I've started working with a new trainer who uses RPE to determine weights and sets in our workouts. She and I work together one day a week and then I work out two more times more or less on my own. I am just starting out using RPE as a measure and just don't understand how to estimate or calculate it.
Today I thought I was working at an RPE 8. My plan was to do 4 sets of 6. The first two sets were fine. The third set I only got 5 and on the fourth set I tried for a 6th rep and completely failed. Had to have the bar pulled off of me. I used past lifts to estimate what I needed to be doing, but clearly I was very wrong about what equals an RPE 8 and how to determine it without actually failing.
I know that an RPE 8 would mean I have two reps left in the tank, but I'm having a hard time understanding how to determine how many reps I have left without doing reps to failure. I'm working hard to increase my bench right now, so I want to give my best to my workouts to keep progressing, but there's something I'm just not getting when it comes to figuring out how to choose my working weights.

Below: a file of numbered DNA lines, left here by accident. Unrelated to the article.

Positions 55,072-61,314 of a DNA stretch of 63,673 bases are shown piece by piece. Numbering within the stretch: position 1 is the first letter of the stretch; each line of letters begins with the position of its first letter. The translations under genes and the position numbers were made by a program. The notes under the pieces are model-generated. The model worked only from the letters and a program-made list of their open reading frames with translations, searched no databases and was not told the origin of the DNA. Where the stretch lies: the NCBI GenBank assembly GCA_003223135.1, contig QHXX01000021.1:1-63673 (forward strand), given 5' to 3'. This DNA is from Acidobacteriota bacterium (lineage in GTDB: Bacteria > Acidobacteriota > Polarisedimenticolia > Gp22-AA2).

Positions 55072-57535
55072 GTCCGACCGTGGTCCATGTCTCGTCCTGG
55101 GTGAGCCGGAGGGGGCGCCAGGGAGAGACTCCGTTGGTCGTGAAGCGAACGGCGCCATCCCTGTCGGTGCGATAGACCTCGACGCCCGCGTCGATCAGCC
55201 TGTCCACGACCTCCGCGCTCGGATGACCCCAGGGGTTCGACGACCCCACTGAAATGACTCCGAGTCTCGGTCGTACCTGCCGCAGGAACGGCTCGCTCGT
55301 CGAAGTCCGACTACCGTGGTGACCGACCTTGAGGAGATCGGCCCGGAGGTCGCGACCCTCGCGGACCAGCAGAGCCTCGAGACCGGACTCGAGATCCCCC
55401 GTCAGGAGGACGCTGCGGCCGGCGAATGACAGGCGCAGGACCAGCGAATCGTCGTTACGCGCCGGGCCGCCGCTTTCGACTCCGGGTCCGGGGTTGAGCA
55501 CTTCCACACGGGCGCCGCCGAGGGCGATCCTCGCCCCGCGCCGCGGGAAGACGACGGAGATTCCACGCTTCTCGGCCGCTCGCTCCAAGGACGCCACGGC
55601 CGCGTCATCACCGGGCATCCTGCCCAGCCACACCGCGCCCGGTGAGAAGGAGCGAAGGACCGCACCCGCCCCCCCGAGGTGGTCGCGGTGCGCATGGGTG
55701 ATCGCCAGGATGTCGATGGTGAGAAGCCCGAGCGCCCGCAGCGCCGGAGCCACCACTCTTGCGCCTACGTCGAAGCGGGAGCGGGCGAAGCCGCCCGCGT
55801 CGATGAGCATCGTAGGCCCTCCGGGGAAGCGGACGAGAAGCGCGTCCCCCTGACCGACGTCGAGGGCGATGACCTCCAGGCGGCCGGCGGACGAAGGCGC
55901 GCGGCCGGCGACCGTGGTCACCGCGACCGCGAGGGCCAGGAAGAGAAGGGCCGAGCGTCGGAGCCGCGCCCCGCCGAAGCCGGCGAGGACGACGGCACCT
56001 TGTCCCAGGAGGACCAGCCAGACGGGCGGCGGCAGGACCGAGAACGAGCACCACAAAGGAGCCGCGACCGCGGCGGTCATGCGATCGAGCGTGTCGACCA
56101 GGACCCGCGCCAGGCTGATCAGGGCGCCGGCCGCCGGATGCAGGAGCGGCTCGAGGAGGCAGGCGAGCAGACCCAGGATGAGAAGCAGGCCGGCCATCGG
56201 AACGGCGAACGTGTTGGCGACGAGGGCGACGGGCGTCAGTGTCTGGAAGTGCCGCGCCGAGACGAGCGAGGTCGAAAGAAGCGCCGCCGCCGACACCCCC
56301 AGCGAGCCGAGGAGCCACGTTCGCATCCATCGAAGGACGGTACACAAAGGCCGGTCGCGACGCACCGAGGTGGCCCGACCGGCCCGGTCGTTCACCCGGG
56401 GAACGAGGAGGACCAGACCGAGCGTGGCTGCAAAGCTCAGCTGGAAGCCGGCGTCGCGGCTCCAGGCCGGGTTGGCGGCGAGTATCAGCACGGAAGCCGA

Are there any tips or tricks to determining RPE? Even better--a formula?? I feel like RPE is too "squishy" a thing to have a calculation or formula to support it. In a scenario like today where what I thought was an RPE 8 clearly wasn't, should I have changed the sets and reps? Changed the weight? I've typically done training cycles where load and sets/reps were based on an estimated 1RM, so this new system is really confusing me. I've talked about it some to my trainer and I think it's one of those cases where we're talking past each other, so I'm hoping someone can explain it in a way that clicks for me.